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Jewish groups dismayed by papal decision on ‘Holocaust denier’

World News

U.S. and British Jewish groups say they are shocked by a decision of Pope Benedict XVI to overturn the excommunication of a British bishop who has said the number of Jews killed during the Holocaust had been exaggerated.

The move is "a serious blow for Jewish-Vatican relations and a slap in the face of the late Pope John Paul II who made such remarkable efforts to eradicate and combat anti-Semitism," said Rabbi David Rosen, the international director of inter-religious affairs for the New York-based American Jewish Committee.

The decision announced by the Vatican involves lifting an excommunication ban on the Society of Saint Pius X, a traditionalist group founded in 1970 by Archbishop Marcel Lefebvre, a French cleric who died in 1991. Lefebvre and his followers opposed various reforms of the Second Vatican Council, including ecumenical and inter-religious dialogue, believing them heretical, and who favour maintaining the use of Latin at Roman Catholic Mass services.

One of the four society bishops whose excommunication was overturned in a papal decision announced 21 January is Bishop Richard Williamson.

Williamson has been quoted making statements saying that he does not believe gas chambers were utilised by the Nazis and that perhaps only 300 000 Jews were exterminated in Nazi concentration camps.

"I believe that the historical evidence is hugely against six million having been deliberately gassed in gas chambers as a deliberate policy of Adolf Hitler," Williamson said in comments broadcast last week by Swedish Television, as reported by the Reuters news agency.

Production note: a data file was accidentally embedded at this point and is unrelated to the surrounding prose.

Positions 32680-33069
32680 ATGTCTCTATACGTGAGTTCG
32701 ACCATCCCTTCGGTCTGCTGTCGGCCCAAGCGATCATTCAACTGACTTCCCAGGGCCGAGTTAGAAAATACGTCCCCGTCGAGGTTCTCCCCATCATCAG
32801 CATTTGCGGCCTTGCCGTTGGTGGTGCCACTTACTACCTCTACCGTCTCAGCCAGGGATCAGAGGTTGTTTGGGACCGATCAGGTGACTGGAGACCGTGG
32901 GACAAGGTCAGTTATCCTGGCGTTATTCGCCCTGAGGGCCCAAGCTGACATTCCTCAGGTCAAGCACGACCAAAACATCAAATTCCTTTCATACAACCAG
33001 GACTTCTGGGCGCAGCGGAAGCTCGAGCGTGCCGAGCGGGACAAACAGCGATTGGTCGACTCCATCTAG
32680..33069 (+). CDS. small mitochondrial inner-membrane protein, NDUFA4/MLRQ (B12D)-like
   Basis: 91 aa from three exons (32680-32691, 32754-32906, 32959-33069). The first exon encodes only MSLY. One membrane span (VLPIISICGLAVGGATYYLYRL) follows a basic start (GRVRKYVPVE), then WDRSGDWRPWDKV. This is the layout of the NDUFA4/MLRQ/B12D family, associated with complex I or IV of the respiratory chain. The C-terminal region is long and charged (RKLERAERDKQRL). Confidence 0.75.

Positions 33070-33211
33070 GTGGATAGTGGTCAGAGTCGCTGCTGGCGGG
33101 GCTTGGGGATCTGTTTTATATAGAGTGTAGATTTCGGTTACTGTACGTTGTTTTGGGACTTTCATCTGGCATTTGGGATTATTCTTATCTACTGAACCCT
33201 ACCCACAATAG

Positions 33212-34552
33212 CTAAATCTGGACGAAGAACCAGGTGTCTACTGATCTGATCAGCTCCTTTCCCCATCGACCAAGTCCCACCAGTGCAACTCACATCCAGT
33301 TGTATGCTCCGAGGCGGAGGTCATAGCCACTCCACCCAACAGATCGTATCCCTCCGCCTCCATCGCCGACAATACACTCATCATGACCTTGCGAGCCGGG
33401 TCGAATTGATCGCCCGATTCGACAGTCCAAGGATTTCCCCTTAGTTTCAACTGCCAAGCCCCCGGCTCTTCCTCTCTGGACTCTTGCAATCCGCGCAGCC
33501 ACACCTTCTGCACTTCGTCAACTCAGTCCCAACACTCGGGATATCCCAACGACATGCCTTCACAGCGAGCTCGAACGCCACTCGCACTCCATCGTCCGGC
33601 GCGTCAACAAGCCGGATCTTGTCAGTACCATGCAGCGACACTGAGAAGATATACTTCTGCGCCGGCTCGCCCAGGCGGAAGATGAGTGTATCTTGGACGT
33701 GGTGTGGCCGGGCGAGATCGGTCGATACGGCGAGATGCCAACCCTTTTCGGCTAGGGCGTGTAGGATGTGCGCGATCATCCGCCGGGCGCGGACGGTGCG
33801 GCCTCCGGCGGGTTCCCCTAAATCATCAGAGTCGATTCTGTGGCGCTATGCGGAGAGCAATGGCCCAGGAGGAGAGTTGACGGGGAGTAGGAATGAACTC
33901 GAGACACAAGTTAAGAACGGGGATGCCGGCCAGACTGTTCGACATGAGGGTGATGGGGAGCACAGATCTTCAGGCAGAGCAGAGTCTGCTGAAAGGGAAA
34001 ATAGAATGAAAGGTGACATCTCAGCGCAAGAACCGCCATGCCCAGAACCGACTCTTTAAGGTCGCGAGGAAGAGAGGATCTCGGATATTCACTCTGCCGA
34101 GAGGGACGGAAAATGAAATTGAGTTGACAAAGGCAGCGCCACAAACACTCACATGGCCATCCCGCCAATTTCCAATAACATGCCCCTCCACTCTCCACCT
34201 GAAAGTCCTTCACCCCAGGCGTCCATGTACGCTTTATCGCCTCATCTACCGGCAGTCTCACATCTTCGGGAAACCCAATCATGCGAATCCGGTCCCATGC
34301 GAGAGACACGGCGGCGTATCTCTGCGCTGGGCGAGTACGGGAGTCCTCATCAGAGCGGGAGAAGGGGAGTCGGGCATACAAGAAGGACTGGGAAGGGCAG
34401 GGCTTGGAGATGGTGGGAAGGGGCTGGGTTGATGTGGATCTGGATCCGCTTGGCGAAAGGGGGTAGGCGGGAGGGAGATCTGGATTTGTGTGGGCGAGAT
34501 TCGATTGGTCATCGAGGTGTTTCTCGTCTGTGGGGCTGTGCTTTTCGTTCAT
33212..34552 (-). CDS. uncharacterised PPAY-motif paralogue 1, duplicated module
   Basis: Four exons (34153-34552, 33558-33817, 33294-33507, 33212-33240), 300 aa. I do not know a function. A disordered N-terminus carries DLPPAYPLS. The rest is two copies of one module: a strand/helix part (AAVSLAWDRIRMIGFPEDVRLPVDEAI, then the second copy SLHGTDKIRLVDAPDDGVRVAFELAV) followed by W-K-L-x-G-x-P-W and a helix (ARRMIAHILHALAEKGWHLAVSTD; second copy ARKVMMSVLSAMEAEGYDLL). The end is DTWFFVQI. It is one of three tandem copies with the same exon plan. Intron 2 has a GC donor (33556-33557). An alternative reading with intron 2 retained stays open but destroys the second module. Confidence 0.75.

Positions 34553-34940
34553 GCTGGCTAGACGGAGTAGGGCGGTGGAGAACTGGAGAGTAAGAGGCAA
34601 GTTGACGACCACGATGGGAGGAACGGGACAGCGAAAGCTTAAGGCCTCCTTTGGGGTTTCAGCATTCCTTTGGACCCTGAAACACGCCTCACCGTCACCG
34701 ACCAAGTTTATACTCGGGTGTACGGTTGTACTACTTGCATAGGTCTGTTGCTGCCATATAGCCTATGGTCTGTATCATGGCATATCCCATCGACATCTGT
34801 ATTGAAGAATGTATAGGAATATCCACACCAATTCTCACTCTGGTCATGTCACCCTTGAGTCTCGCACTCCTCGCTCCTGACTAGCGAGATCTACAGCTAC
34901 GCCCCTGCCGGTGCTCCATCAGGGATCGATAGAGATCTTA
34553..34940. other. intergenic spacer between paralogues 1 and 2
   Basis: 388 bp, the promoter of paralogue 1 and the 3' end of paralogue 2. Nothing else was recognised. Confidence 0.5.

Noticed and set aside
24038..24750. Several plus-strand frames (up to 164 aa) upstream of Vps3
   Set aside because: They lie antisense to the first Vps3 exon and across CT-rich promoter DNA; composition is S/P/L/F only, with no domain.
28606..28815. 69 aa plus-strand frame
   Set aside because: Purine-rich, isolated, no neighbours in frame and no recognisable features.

Historians believe some six million Jews perished in the Holocaust and Rosen said in a statement on 24 January that while the Vatican’s reconciliation with Society of Saint Pius X is an internal matter for the Catholic Church, "embracing an open Holocaust denier is shameful".

He added, "By welcoming an open Holocaust denier into the Catholic Church without any recantation on his part, the Vatican has made a mockery of [Pope] John Paul II’s moving and impressive repudiation and condemnation of anti-Semitism."

Ed Kessler of the Centre for the Study of Jewish Christian Relations at the Woolf Institute in Cambridge, England, was quoted by the (London) Times newspaper on 26 January as saying: "In the 20 odd years that I have been teaching Jewish-Christian relations I never thought I would witness a time when in the name of Christian unity, a German-bred Pope would bring back into the fold a Holocaust-denier.

"It is absolutely astonishing. While it is an internal decision for the Roman Catholic Church, it has huge consequences, not just in terms of relations with Jews but also other faiths and ecumenical relations," said Kessler. "It is a very, very sad day for Catholic-Jewish relations."

(c) Ecumenical News International

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